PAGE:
- with an emotionally or mentally disturbed person;
- someone who is chronically ill;
- you are the parent of a child with behavioral problems;
- you are involved with a partner who is self-absorbed and uninterested.
These and other types of dysfunctional relationship scenarios can lead to a codependent relationship. Codependent relationships are serious because they can rob a person of their dignity, independence, joy and self-love. Codependent relationships are additions and share the same patterns and traits. They are progressive, declining over time. The longer the codependent is in the relationship the sicker they become and the more they do things that are against their value system. These behaviors become the norm and before long the codependent is doing things they never thought themselves to do. They become someone else.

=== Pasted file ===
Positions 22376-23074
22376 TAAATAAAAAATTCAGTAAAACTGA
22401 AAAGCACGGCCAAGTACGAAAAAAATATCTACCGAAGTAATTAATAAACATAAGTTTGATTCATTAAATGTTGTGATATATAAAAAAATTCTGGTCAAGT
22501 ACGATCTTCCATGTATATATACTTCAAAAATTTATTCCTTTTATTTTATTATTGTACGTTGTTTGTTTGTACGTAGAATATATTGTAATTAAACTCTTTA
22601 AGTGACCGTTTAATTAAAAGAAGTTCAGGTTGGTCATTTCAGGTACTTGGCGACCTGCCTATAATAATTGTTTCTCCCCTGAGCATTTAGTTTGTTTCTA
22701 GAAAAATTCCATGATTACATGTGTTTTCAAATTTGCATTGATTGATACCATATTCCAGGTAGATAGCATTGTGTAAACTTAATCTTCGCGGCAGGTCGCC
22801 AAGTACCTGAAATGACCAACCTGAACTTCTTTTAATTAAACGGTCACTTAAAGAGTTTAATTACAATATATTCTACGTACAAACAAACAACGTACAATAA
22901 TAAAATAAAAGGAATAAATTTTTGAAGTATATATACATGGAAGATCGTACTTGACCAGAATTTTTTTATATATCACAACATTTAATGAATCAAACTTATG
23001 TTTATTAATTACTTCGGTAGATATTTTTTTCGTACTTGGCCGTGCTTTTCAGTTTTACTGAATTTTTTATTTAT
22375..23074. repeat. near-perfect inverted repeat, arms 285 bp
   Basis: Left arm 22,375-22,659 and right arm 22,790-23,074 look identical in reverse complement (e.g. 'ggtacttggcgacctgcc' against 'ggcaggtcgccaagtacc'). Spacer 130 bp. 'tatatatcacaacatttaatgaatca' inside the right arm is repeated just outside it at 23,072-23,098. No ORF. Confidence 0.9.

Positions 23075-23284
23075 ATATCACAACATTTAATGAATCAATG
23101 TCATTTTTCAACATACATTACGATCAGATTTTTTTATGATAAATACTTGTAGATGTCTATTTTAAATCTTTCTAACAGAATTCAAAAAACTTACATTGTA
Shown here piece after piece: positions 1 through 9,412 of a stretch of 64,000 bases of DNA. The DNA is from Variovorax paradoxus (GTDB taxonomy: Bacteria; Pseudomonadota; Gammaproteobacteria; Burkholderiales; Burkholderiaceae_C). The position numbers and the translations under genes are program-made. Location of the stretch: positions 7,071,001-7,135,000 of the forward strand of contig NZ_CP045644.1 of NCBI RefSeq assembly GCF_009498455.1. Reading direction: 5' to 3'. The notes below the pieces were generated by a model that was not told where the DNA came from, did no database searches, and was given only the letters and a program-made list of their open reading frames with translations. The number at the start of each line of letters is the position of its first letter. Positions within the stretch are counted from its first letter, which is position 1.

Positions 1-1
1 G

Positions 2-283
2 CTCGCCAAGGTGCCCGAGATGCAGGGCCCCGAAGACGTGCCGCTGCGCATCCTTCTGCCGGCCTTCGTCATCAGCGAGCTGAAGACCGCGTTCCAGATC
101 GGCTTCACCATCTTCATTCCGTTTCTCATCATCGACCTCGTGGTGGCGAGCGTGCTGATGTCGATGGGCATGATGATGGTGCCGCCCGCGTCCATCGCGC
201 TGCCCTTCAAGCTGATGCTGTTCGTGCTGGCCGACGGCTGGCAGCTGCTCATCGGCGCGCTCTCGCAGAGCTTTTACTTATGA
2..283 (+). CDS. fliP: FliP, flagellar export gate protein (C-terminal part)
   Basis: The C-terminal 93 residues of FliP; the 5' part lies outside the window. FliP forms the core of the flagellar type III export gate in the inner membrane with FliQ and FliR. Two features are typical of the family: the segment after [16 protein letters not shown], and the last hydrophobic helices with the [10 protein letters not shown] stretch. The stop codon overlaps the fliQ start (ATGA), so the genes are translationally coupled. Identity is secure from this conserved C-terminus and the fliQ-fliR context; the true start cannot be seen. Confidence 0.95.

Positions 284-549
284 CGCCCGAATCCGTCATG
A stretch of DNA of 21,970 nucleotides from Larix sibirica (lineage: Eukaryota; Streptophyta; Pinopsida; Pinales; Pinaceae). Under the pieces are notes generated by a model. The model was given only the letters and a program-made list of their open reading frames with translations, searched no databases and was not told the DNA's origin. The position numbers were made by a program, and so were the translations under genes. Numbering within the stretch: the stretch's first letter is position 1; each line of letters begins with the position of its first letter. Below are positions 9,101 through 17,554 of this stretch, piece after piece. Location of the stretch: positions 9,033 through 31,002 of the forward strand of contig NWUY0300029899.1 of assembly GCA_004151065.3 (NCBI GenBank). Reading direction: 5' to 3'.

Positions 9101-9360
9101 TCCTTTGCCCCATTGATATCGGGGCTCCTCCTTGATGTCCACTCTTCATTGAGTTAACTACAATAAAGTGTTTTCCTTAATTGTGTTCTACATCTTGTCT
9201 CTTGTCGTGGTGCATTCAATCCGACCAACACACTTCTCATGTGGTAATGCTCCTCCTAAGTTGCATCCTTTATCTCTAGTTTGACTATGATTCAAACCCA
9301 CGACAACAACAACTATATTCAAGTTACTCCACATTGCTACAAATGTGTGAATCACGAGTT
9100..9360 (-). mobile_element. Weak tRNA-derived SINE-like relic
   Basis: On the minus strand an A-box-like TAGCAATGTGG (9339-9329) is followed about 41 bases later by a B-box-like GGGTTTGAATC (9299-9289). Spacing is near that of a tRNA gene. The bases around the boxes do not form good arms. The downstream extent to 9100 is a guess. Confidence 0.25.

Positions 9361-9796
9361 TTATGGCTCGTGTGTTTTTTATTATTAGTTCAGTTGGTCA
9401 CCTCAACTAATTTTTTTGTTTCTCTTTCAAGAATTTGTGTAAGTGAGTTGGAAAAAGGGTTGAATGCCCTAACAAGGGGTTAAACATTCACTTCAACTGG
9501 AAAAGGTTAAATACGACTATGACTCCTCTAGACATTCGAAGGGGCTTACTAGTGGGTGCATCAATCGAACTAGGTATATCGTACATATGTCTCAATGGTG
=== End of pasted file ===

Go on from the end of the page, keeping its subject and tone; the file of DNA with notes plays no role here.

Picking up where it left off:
Is codependency recovery achievable?
Codependent recovery is absolutely achievable. Codependency recovery does not lie within your partner. Codependent recovery lies within yourself. Codependency recovery follows this path – each and every person is responsible for his/her own actions. You are not responsible for anyone’s behavior, but your own. To recover, you must focus on yourself and your necessities first. Once you start caring for yourself, the course of your relationship will naturally start to evolve or dissolve. Are you ready to recover? Do you believe that you can do it? Yes!
“At the center of your being you have the answer; you know who you are and you know what you want.” ― Lao Tzu
Codependency Recovery Options